From this morning... as you can see this IS the Virginia rail, and um, he is pretty well camouflaged and quite small, he is just in the foreground compared to that gatorade bottle.
Brace yourself, here comes so much rail...
Saw a lot of foraging behavior, and when he/she needed to, it was able to make a fast dash for cover and (very) successfully disappear.
Not the best picture, but you can get a sense of the (despite being brown and cryptically colored) beautiful plumage this little wader sports.

Unfortunately trash was more common than birds in this area and hard to avoid in photos.

The Virginia rail is much dantier in size to the more familiar clapper rail, a more common resident of Brooklyn in our salt marshes. Virginia rails have their summer ranges in NY, but prefer much more secluded places and are currently in transit South to their wintering grounds.
I learned when reading about this species that they can SWIM UNDERWATER to evade predators-- like how cool is that? Using its wings to swim, like a puffin would.

Cruddy picture, but look- Breakfast! A worm pulled from the muck, using that long, probing bill.
Down the hatch!
A second worm is snagged and meets its end, down the gullet of a petite wading bird.

Some catbirds were causing trouble, when they were in the area of the phragmities, they would dive at the rail, sending it into hiding. So when the catbirds returned, I figured I'd end on a high note (and make sure I got to work on time).

And a floofy song sparrow to end my morning before work.

Monday, September 12, 2016

Early Morning Ventures

     This morning felt like fall, I rolled out of bed, got dressed packed the work essentials into my pre-packed bag, hopped on the bike and went to Prospect Park. You know you have a good partner in life when they don't question your insane ideas, like getting up and running out to look at birds. You know you have an especially good husband when after a day of work, his first question is "did you see anything good?"
     I saw more than I thought for a quick, short morning of birding but nothing super crazy. I was really just happy to ID my fall warblers successfully, including chestnut-sided, prairie, and Canada- among my faves for this morning.
     Snapped a few pictures, but early morning birds are feisty- so much movement it is better to stay on them with binoculars than your camera. Enjoy the few I was able to snap...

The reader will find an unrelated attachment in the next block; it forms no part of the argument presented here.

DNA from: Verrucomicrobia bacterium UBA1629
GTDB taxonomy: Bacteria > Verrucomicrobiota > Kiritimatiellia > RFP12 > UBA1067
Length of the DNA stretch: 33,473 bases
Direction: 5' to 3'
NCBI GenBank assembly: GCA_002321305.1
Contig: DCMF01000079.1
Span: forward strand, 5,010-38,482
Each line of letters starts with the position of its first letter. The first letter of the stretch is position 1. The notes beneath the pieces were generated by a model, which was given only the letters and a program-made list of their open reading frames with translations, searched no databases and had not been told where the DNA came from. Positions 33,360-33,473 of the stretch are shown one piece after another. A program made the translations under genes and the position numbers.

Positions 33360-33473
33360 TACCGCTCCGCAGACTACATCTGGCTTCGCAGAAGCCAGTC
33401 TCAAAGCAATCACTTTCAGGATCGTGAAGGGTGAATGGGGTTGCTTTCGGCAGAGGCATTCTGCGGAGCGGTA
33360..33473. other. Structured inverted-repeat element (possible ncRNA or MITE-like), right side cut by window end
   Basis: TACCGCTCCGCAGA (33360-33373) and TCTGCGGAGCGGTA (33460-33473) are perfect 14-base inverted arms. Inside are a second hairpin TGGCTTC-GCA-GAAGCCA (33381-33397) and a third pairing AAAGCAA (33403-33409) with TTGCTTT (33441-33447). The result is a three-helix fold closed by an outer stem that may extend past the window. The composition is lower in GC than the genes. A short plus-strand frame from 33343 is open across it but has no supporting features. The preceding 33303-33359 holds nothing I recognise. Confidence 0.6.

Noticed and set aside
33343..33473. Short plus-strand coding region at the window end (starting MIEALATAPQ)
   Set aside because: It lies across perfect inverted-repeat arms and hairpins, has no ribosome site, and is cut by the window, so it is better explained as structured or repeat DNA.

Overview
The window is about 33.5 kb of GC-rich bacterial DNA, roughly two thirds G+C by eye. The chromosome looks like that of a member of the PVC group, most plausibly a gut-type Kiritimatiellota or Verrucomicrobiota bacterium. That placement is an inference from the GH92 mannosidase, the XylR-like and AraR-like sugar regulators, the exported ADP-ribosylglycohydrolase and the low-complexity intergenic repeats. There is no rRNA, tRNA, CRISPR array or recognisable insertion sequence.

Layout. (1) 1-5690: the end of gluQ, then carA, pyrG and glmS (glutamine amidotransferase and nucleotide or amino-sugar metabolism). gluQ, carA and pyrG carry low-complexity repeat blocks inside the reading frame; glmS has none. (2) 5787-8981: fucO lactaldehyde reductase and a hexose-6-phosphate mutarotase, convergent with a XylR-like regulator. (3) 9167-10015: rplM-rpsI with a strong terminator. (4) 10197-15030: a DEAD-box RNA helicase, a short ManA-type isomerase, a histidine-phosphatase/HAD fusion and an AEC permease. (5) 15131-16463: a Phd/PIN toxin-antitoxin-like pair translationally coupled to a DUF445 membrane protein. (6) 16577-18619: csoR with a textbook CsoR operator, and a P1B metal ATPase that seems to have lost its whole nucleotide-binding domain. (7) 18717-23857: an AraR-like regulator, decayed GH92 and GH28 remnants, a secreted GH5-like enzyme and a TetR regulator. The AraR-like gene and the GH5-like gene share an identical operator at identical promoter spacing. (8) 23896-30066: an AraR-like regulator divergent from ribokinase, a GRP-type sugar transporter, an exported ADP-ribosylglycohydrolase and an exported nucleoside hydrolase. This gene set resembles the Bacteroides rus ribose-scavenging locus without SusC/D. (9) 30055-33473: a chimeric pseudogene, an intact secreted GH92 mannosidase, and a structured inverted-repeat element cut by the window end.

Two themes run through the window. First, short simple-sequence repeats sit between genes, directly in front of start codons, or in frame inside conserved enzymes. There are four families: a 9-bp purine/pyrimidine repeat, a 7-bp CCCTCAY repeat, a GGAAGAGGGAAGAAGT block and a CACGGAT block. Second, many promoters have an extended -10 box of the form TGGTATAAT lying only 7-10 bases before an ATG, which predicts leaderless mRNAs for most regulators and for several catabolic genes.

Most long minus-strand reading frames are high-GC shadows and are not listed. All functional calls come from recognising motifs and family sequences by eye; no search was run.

Eastern Wood-Pewees on the prowl for insects. It was so cool this morning you could guarantee to see your most active birds in the sunlight, hawking for insects that gathered to soak up its warmth. This pewee was flycatching like, well, a flycatcher.
Got some help on this ID (thank you!!!), Magnolia warbler. Fall warblers have odd plumages that do make some species look incredibly similar. And some were so hard to get a good look at with their fast movement and tons of leaves to dart behind.

A fast-paced, super speedy perch-changing, Canada Warbler.
A handsome, sun-lit pine warbler... NOPE, Northern Paraula- fall warblers are not my forte.
And then I realized I had to haul my butt to work and I was so cold, I couldn't believe how much the temperature dropped over the last 24 hours!

Sunday, September 11, 2016

Plumb Beach 9.9.16

     Went to Plumb Beach after work on Friday. Very high heat for September and very humid conditions. I learned I need to get there earlier in the day to see the good stuff. In the afternoon it's just the usual, sanderlings, gulls, and naked guy (I always see this freakin' naked guy there every time, and he doesn't seem to give a you-know-what).
     Anyway, enjoy (don't worry, there are no naked guy pictures!)...
Two tufts of grass, COVERED in brown-headed cowbirds-- I got eBird flagged for underreporting- at least 30 birds present, probably a tad bit more, on the ground around and perched upon these grasses feeding on their plentiful seeds. It was a mix group of adults and immature birds which amazes me in wondering how the immature, which are raised by other species of birds know to flock with the adults of their species. They are nest parasites- laying their eggs in other birds' nests, fooling those birds into rearing their young.
A sanderling explores among the fragments of shells and seaweed.
A ring-billed gull seems to hang among the smaller laughing gulls while they remain in town, to feel less like the smaller of the NY gull species. Enjoy it while you can, bud, these laughing gulls will soon be heading south.
And no matter what the season, the greater black-backed gulls are always the biggest.
Herring gulls sit comfortable as a nice mid-size gull, large enough to push their weight around among the other species.
I felt like I did not see as many of these this year, semipalmated plover. 
Back-lit great blue heron on the tidal marsh just on the other side of the beach at Plumb.
The coloration of the plumage and bill on this bird suggest juvenile. Adults have a white crown and do not have a two-toned bill.